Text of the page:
Blog: Assisting athletes managing diabetes and the anti-doping testing process

17 August 2012

To further educate athletes who are insulin-dependent diabetics, as well as take a look at the possible detrimental health effects of doping with insulin, ASADA has put together some interesting facts.

Insulin has been prohibited since the 1998 Olympic and Paralympic Games in Nagano, Japan, after athletes were caught using insulin for its anabolic and anti-catabolic effects. Indeed, insulin can give you unexpected increases in strength and performance by elevating muscle glycogen stores and reducing protein consumption.

However, when insulin is used as a doping agent there can be serious side effects for athletes, which include hypoglycaemia which may lead to unconsciousness, permanent brain damage or even death.

Australian Sports Drug Medical Advisory Committee (ASDMAC) Chair, Prof Ken Fitch said that one in every 1500 elite athletes have diabetes.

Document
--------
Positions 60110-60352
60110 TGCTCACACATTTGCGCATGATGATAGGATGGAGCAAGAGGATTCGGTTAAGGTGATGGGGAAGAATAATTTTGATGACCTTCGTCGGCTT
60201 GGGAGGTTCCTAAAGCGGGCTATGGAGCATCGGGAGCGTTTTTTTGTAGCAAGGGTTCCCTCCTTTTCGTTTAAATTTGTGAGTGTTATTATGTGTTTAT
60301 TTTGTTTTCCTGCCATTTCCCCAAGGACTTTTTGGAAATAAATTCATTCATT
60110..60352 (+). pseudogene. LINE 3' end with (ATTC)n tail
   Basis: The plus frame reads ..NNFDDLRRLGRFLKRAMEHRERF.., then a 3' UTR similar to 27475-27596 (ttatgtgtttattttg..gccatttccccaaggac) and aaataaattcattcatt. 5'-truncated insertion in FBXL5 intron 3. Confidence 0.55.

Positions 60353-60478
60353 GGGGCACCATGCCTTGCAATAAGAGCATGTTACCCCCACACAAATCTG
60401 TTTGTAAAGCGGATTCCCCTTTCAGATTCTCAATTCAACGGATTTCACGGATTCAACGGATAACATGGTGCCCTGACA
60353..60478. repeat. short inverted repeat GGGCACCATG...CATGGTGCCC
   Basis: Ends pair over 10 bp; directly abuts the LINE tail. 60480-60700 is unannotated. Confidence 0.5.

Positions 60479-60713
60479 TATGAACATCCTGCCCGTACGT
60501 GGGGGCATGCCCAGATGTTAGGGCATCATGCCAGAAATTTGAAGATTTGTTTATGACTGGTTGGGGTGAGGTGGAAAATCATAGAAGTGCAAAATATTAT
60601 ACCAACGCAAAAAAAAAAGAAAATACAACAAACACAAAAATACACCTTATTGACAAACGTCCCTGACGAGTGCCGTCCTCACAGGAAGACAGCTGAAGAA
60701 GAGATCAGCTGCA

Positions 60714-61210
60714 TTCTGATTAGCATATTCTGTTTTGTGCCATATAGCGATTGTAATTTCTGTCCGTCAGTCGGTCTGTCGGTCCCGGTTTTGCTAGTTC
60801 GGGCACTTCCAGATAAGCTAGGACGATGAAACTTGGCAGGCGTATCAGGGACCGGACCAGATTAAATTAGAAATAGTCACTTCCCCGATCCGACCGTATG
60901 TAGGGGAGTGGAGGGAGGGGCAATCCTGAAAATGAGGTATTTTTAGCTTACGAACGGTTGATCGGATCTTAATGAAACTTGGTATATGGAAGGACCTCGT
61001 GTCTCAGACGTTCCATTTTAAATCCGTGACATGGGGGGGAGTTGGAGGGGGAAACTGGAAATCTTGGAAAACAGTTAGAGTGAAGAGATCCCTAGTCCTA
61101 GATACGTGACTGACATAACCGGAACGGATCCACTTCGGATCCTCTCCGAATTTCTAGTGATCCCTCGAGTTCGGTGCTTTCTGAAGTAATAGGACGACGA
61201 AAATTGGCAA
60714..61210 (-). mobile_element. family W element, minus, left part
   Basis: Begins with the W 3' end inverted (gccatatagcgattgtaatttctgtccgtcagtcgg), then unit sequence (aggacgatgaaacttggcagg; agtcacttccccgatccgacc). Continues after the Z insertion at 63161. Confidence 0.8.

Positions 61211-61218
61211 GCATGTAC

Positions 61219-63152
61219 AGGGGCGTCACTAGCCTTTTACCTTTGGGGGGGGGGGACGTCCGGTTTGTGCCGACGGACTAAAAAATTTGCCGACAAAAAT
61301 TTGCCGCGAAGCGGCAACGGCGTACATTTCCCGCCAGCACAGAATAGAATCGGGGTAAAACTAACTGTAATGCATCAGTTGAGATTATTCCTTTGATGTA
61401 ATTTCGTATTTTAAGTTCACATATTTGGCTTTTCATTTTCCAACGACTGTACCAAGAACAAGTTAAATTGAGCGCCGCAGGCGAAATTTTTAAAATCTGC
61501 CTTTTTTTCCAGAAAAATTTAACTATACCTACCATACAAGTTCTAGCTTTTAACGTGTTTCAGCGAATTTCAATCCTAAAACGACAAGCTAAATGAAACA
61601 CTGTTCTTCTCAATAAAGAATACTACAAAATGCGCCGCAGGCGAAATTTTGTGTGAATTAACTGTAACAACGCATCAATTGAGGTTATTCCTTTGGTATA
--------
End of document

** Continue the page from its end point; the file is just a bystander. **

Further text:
A leading sports medicine professional, Prof Fitch is Adjunct Professor at the University of Western Australia’s School of Sports Science, Exercise and Health as well as chair of the International Olympic Committee’s Therapeutic Use Exemption Committee.

Prof Fitch said while they appear to be at the peak of health, athletes performing at the elite level may be carefully managing type 1 or type 2 diabetes as part of their training routine.

“As part of that management, it is critical that these athletes apply for a Therapeutic Use Exemption (TUE) as soon they become involved in sport at the national or international level,” Prof Fitch said.

A TUE ensures an athlete who is taking insulin for medical reasons, does not receive an anti-doping rule violation if ASADA conducts a test and a positive result for insulin is returned.

“Using written evidence from a doctor documenting an athlete’s medical history, getting a TUE is a straight-forward procedure,” Prof Fitch said.

“A TUE lasts for five years before an athlete needs to apply for a new one.”

It’s also important for athletes to note that today’s technologically advanced laboratories can distinguish between synthetic insulin administered through injections and endogenous insulin produced by the human body.

More information and Therapeutic Use Exemption forms can be found on the ASDMAC website at http://www.asdmac.gov.au/TUE.html or by contacting ASADA on 1300 027 232.